Barden bearings are manufactured and controlled under strict aerospace procedures that the company employs, providing full traceability, controlled lubrication and complete retention of records.

The problem of obsolete bearings
The problem of obsolete bearings

“Often the bearing drawings on such legacy products will define only the chassis size, with little or no information regarding the internal design, materials or tolerances. With such a basic specification, a wide range of bearings could meet the requirements, ranging from low precision, commercially-produced bearings to high precision bearings with full traceability and inspection,” said Kyte.

“Some of these bearings may be relatively inexpensive to buy, but they were never designed to operate in these types of environments or applications. Often, the buyer doesn’t actually realise that the bearing they have just purchased is not a like-for-like replacement. Certification, full traceability and quality should be the key issues here,” Kyte advised.

Kyte also said that some of Barden’s customers actually visit the company’s manufacturing plant to witness the correct lubrication of a bearing. “When you consider the potential risks of fitting an incorrectly lubricated bearing for a nuclear or aircraft application, you begin to understand why the customer wants to witness the lubrication themselves,” said Kyte. “Yes, the customer may pay more for our bearing compared to a commercially-produced one, but they also get a guarantee of bearing quality and know that we will produce custom bearings in small batch sizes.”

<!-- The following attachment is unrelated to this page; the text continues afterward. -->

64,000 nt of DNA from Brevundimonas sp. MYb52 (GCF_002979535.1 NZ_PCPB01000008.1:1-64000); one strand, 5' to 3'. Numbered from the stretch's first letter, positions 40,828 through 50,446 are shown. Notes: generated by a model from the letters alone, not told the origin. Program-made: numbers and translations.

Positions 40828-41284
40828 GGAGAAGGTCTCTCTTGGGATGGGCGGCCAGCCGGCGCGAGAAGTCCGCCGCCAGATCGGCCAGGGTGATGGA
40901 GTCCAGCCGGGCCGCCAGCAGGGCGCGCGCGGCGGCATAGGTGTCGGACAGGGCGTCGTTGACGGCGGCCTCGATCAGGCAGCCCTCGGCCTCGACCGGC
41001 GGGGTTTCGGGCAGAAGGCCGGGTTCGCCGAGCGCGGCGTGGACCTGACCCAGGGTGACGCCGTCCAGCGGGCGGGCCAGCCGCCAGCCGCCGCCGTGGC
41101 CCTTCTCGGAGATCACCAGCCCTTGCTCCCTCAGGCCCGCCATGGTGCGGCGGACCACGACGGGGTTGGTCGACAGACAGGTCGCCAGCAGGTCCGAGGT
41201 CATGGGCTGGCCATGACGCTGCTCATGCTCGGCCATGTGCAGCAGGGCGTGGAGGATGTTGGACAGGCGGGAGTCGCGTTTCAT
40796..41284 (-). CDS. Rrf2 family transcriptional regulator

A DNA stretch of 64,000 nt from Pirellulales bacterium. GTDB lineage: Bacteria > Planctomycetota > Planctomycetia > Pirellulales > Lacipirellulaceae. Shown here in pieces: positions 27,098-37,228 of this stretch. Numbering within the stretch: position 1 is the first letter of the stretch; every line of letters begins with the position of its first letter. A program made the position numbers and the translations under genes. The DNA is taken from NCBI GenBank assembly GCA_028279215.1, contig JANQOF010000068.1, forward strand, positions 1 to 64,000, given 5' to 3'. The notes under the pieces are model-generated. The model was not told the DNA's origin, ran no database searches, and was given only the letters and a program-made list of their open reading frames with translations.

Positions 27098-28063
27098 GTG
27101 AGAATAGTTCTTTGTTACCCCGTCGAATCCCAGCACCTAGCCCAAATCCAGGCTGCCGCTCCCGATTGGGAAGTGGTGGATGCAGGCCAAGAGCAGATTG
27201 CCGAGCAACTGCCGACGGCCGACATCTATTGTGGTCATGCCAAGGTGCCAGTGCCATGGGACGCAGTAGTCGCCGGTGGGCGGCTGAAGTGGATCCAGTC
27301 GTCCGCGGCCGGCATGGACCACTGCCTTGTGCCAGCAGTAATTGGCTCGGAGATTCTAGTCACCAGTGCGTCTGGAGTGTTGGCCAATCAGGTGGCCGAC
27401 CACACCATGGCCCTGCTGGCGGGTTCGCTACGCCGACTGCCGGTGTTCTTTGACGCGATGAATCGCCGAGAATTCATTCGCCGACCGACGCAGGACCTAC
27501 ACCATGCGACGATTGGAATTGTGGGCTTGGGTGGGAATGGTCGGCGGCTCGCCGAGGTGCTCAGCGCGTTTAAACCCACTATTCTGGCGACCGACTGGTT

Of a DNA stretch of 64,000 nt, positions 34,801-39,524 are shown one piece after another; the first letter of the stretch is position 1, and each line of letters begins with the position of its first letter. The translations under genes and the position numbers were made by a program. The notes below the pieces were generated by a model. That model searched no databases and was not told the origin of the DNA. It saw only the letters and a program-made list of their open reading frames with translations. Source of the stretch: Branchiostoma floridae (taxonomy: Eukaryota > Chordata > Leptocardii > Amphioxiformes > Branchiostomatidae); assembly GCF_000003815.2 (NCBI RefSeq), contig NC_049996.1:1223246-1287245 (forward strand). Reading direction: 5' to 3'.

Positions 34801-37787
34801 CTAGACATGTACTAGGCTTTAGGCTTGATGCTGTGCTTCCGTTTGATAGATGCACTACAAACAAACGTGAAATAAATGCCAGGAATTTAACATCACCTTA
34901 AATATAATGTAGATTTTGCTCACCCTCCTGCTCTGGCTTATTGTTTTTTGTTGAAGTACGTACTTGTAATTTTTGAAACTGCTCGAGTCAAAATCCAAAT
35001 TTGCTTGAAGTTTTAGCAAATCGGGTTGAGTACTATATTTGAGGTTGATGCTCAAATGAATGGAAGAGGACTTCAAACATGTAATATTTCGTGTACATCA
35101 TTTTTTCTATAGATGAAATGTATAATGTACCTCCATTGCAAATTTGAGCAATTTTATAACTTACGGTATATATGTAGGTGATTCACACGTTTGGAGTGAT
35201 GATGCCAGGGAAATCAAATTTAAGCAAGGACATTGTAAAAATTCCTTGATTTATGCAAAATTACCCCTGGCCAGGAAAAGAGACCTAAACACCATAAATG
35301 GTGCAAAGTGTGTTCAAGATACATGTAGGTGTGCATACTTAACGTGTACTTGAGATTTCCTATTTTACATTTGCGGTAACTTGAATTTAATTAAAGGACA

Cleanliness of bearings is also important and for this reason, Barden’s manufacturing plant in Plymouth boasts more than 1,700 square metres of clean rooms for contaminant-free assembly and inspection of bearings. The company designs and manufactures super precision bearings to a minimum of P4/ABEC 7 quality standards.

The problem of obsolete bearings
The problem of obsolete bearings

Bearing sizes range from 5mm to 250mm outside diameter. Most bearings manufactured are either angular contact or deep groove types, but the company can also now produce roller bearings.

Being able to produce bearings from special materials and coatings to suit the application or extreme environments is critical. Barden therefore offers bearing rings in SAE 52100, AISI 440C, Cronidur 30 (high corrosion resistance and high temperature operation), M50 and BG42. Balls can be made from silicon nitride, TIC-coated, zirconium dioxide or tungsten carbide. Cage materials can be specified in steel, bronze, phenolic, polyamide, polyimide, PEEK or PTFE-based. Lubricants used include hydrocarbon, synthetic esters and hydrocarbons, silicone and perfluoralkypolyether.

Barden is capable of manufacturing bearings to a geometric tolerance of P2 or better, and envelope dimensions to P4 or better. Raceway roundness is better than half a micron, with raceway surface finish better than 1 micro inch Ra.